Recently, while checking my brackets for the NCAA basketball tournaments, my mind turned to the topic of headaches. Martha Torrey wrote a post on this site a couple of months ago about headaches related to the jaw (or TMJ). Since headaches can happen for a variety of reasons, I thought it might be helpful to share some details about headaches caused by occipital neuralgia, a condition that is often helped by physical therapy.

Is the back of your head tender to touch, feel tingly or numb? Do you have brief shooting pain over the top of your head or behind your eyes, pain turning your head from side to side, or a constant aching in the back of your head or neck?

Neuralgia refers to pain within the distribution of a nerve, and occipital neuralgia involves the “greater occipital” and “lesser occipital” nerves that exit the spine between the first two cervical vertebrae (upper part of the neck, just below the back of the skull). These nerves innervate the back of your head, the top of your head and the sides of your head behind your ears. Pain from this type of headache can also be felt behind the eyes.

Is the back of your head tender to touch, feel tingly or numb? Do you have brief shooting pain over the top of your head or behind your eyes (like hitting your “funny bone” in your elbow), pain turning your head from side to side, or a constant aching in the back of your head or neck? These symptoms can be related to occipital neuralgia making it painful to lay with the back of your head on a pillow, turn your head from side to side, or sit for long periods of time. Symptoms are often one sided.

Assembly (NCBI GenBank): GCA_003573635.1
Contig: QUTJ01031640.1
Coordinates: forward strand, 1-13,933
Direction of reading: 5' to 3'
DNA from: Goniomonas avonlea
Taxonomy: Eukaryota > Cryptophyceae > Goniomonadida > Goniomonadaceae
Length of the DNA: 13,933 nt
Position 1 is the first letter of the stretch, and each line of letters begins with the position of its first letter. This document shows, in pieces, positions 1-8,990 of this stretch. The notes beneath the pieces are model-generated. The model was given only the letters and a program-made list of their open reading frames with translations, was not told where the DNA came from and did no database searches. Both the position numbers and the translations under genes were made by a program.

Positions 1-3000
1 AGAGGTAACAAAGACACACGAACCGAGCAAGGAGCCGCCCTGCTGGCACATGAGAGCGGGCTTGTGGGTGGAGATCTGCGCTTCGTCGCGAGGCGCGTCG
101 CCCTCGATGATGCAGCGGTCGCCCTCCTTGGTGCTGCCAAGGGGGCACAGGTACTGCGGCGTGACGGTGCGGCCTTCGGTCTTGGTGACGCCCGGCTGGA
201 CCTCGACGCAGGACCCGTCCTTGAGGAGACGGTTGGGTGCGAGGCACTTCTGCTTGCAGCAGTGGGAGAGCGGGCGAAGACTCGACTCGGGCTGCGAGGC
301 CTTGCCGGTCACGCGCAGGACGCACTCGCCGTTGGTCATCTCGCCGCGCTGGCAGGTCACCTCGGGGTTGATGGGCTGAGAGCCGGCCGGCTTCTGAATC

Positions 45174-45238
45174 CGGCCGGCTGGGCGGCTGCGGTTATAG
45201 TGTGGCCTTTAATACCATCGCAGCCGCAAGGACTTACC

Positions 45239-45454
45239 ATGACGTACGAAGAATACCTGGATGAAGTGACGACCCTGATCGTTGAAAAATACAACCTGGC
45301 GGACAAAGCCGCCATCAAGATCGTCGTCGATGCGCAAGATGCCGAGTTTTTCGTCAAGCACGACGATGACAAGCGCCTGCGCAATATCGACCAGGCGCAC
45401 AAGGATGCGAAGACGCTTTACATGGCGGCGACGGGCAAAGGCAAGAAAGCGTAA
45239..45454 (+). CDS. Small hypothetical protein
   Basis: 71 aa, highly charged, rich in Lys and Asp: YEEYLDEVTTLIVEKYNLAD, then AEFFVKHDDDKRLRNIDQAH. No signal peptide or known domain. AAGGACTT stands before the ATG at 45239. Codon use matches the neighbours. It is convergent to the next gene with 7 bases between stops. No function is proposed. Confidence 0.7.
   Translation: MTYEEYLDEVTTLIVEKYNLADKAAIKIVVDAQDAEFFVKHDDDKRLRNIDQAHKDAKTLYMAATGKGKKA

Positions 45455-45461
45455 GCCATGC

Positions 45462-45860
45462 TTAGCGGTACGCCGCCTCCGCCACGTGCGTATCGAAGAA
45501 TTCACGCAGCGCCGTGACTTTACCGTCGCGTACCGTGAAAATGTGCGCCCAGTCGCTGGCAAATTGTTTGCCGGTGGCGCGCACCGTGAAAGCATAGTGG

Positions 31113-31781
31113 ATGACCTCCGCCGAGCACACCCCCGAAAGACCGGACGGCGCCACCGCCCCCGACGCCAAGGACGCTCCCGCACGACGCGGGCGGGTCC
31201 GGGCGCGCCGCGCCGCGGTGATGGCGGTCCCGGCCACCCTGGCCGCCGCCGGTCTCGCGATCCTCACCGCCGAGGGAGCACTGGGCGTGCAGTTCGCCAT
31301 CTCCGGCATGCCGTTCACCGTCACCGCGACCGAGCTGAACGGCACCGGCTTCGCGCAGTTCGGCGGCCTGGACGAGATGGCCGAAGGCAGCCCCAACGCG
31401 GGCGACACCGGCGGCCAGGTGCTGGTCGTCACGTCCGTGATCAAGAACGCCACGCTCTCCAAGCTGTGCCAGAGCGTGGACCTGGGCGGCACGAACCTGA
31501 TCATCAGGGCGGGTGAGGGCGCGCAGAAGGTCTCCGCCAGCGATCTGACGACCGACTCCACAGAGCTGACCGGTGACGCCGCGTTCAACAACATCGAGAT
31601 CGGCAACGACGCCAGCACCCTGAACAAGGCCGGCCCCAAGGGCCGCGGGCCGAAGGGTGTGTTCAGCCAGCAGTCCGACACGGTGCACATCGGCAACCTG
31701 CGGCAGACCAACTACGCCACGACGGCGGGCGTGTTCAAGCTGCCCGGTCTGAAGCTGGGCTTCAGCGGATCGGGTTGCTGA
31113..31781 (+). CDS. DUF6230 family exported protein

The onset of symptoms may follow trauma such as whiplash or a blow to the back of the head. Poor postural alignment in sitting, or with texting, can cause adaptive shortening of the small muscles at the base of the skull, applying pressure to the greater and lesser occipital nerves (see above).

During a physical therapy evaluation, we will assess your posture, the mobility of the sub-occipital muscles and joints in the upper cervical spine and tenderness to palpation of the greater and lesser occipital nerves as well as other physical factors that may influence the upper neck area.

Physical therapy treatment to improve upper neck mobility and posture, and to normalize muscle tone will be used. These treatments can include soft tissue mobilization (specific massage), joint mobilization (to improve neck motion), postural cues to reduce compression of the structures at the base of the skull and upper neck and exercises to improve spinal stability. Dry needling (insertion of small filiform needles into the affected musculature) can also help to relieve pain and muscle tension.

…imagine that your head is a helium balloon, and would tend to float up toward the ceiling, elongating your neck and bringing your head over your shoulders.

A simple way to achieve improved posture in sitting is to imagine that your head is a helium balloon, and would tend to float up toward the ceiling, elongating your neck and bringing your head over your shoulders. It is also helpful to make sure you use a chair that supports your lower back (lumbar support) by holding it in with a small inward curve not allowing you to slouch.

Many other types of headaches can cause symptoms of headaches in the neck and head, and you should see your healthcare provider to determine if occipital neuralgia may be the cause of your symptoms.

Well, now that I have no teams left in the NCAA tournaments my stress headaches should be over until next year.

~ Jeffrey Clough, PT

Anatomical illustration courtesy of surgicalneurologyint.com.

Leave a Reply

Your email address will not be published. Required fields are marked *